A quick way to reformat columns in a Pandas DataFrame


This post was originally published by Byron Dolon at Towards Data Science


Using df.melt to compress multiple columns in to one.

It may be tempting to dive straight into analysis, but an important step before any of that is pre-processing.

Pandas offers a lot of built-in functionality that allows you to reformat a DataFrame just the way you need it. Most data sets require some form of reshaping before you can perform calculations or create visualizations.

In this piece, we’ll be looking at how you can use one the df.melt function to combine the values of many columns into one.

This means you’re changing a DataFrame from a “wide” format to a “long” format. This is helpful when you have many columns that technically have the same type of values.

For example, say you owned a coffee shop and started with two types of drinks. To keep track of the ingredients for each drink, you made a table that looked like this:

This might work for now, but what if you wanted to include a drink with three ingredients? You’d have to create another column like “Ingredient 3”, but what if you wanted a drink with 4, 5 or even 10 ingredients? Making new columns every time you need to enter more data isn’t the most elegant of solutions.

Instead, it would be great if you had a table like this:

Now, your table is a lot more flexible. Your drinks can have as many or as little ingredients as you want, and you don’t need to alter the table structure for different kinds of data entries.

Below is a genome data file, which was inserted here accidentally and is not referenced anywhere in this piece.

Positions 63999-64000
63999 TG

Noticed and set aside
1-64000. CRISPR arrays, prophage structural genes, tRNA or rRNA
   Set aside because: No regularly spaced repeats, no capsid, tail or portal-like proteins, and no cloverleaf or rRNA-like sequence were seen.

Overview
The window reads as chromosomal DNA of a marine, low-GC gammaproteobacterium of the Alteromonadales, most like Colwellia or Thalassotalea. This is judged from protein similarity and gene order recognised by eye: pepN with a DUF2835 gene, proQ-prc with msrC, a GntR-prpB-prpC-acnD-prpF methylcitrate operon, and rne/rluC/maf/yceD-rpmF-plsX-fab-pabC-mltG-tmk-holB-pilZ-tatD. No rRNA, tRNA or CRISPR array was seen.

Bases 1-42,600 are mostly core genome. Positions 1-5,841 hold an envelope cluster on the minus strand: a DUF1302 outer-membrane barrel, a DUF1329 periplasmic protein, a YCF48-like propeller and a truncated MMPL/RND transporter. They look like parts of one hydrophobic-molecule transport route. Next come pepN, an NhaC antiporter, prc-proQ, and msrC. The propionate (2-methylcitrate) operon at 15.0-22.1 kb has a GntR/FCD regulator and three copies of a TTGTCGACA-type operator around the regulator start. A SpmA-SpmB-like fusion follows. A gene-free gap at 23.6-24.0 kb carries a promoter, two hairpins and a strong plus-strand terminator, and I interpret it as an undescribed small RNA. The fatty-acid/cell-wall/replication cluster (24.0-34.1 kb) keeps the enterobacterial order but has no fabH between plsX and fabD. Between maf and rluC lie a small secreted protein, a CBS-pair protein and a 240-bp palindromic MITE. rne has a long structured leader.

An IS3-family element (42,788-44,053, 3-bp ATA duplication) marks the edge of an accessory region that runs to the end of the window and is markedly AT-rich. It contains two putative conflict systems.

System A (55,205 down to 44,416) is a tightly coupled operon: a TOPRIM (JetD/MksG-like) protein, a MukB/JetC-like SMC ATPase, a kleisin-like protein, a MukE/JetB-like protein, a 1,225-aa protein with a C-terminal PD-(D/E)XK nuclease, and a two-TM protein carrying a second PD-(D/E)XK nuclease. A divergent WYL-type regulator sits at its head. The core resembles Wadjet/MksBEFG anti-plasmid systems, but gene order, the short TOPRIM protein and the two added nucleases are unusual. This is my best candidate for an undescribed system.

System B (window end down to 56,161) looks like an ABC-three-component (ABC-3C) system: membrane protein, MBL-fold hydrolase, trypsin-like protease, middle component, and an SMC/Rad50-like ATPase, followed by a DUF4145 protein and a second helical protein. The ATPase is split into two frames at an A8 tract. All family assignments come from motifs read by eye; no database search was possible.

Let’s take a look at how to do this with df.melt on a more complicated example. We’ll be using a modified version of this video game sales data, so download the csv file if you want to follow along. I’ve loaded and pre-processed it for this exercise, so you can use the code below to get started.

Side note: if you’re unfamiliar with the df.loc[] functionality, you can check out this piece I wrote on it and other vectorized Pandas solutions below.

You Don’t Always Have to Loop Through Rows in Pandas!

A look at alternatives to “for loops” with vectorized solutions.

You can see in the table above we have several aggregated sales values for different regions. While this is easy to read, it’s not the best table structure possible.

Our goal is to put all the sales values into one column, and all the sales regions into another column.Before we do that, let’s briefly introduce the df.melt function. The function has four key parameters:

  • id_vars -> the columns to use to identify each row (similar to an index column) — pass a list;
  • value_vars -> the columns in your table that you want to compress (or unpivot). You can leave this blank if you want all columns besides id_vars to be compressed — pass a list;
  • var_name -> the name for your new “category” column, of which the values are the column names you passed to “value_vars” — pass a scalar value;
  • value_name -> the name for your new “values” column — pass a scalar value.

For our table, we need to identify each row with the “Platform” column, so we’ll pass that into id_vars. Our value columns will be all the sales columns except for “Global Sales”, because that’s not technically a region category. We’ll pass a list of the column names into value_vars to implement this.

To improve readability, we’ll also name our two new columns “Sales Region” and “Sales (millions)” by including them in the var_name and value_name parameters respectively.

The final code looks like this:

And there it is! We’ve moved all the old columns names into a new category column and combined their values into a single values column.

For better presentation, we can also sort the table with one additional line of code:

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This post was originally published by Byron Dolon at Towards Data Science

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